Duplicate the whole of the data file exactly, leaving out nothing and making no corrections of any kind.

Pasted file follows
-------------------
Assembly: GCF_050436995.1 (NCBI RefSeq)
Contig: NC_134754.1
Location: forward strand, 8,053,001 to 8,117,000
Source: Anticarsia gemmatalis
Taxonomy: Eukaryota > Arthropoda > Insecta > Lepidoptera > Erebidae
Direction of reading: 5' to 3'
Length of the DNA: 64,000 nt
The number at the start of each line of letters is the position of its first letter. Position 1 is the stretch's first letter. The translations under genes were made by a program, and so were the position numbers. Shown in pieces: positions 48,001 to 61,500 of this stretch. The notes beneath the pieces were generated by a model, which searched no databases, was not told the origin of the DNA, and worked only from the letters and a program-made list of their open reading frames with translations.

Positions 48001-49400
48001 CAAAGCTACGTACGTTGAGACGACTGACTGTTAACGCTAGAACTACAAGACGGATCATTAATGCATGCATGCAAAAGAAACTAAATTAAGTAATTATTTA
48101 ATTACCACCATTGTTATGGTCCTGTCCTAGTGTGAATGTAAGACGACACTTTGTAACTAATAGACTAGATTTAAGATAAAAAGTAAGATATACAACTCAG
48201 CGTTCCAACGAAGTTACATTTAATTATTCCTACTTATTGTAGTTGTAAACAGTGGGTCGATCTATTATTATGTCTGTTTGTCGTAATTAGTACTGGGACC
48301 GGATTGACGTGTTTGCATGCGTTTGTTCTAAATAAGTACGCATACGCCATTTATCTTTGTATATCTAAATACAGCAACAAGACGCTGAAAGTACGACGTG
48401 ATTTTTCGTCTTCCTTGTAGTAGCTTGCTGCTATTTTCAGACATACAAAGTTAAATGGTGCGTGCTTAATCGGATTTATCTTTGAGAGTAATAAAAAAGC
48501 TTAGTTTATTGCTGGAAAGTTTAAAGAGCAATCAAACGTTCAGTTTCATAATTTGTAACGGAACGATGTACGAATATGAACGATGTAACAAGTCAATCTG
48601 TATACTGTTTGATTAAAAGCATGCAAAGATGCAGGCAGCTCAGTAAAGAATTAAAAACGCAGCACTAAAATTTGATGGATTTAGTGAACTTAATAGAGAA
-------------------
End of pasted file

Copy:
Assembly: GCF_050436995.1 (NCBI RefSeq)
Contig: NC_134754.1
Location: forward strand, 8,053,001 to 8,117,000
Source: Anticarsia gemmatalis
Taxonomy: Eukaryota > Arthropoda > Insecta > Lepidoptera > Erebidae
Direction of reading: 5' to 3'
Length of the DNA: 64,000 nt
The number at the start of each line of letters is the position of its first letter. Position 1 is the stretch's first letter. The translations under genes were made by a program, and so were the position numbers. Shown in pieces: positions 48,001 to 61,500 of this stretch. The notes beneath the pieces were generated by a model, which searched no databases, was not told the origin of the DNA, and worked only from the letters and a program-made list of their open reading frames with translations.

Positions 48001-49400
48001 CAAAGCTACGTACGTTGAGACGACTGACTGTTAACGCTAGAACTACAAGACGGATCATTAATGCATGCATGCAAAAGAAACTAAATTAAGTAATTATTTA
48101 ATTACCACCATTGTTATGGTCCTGTCCTAGTGTGAATGTAAGACGACACTTTGTAACTAATAGACTAGATTTAAGATAAAAAGTAAGATATACAACTCAG
48201 CGTTCCAACGAAGTTACATTTAATTATTCCTACTTATTGTAGTTGTAAACAGTGGGTCGATCTATTATTATGTCTGTTTGTCGTAATTAGTACTGGGACC
48301 GGATTGACGTGTTTGCATGCGTTTGTTCTAAATAAGTACGCATACGCCATTTATCTTTGTATATCTAAATACAGCAACAAGACGCTGAAAGTACGACGTG
48401 ATTTTTCGTCTTCCTTGTAGTAGCTTGCTGCTATTTTCAGACATACAAAGTTAAATGGTGCGTGCTTAATCGGATTTATCTTTGAGAGTAATAAAAAAGC
48501 TTAGTTTATTGCTGGAAAGTTTAAAGAGCAATCAAACGTTCAGTTTCATAATTTGTAACGGAACGATGTACGAATATGAACGATGTAACAAGTCAATCTG
48601 TATACTGTTTGATTAAAAGCATGCAAAGATGCAGGCAGCTCAGTAAAGAATTAAAAACGCAGCACTAAAATTTGATGGATTTAGTGAACTTAATAGAGAA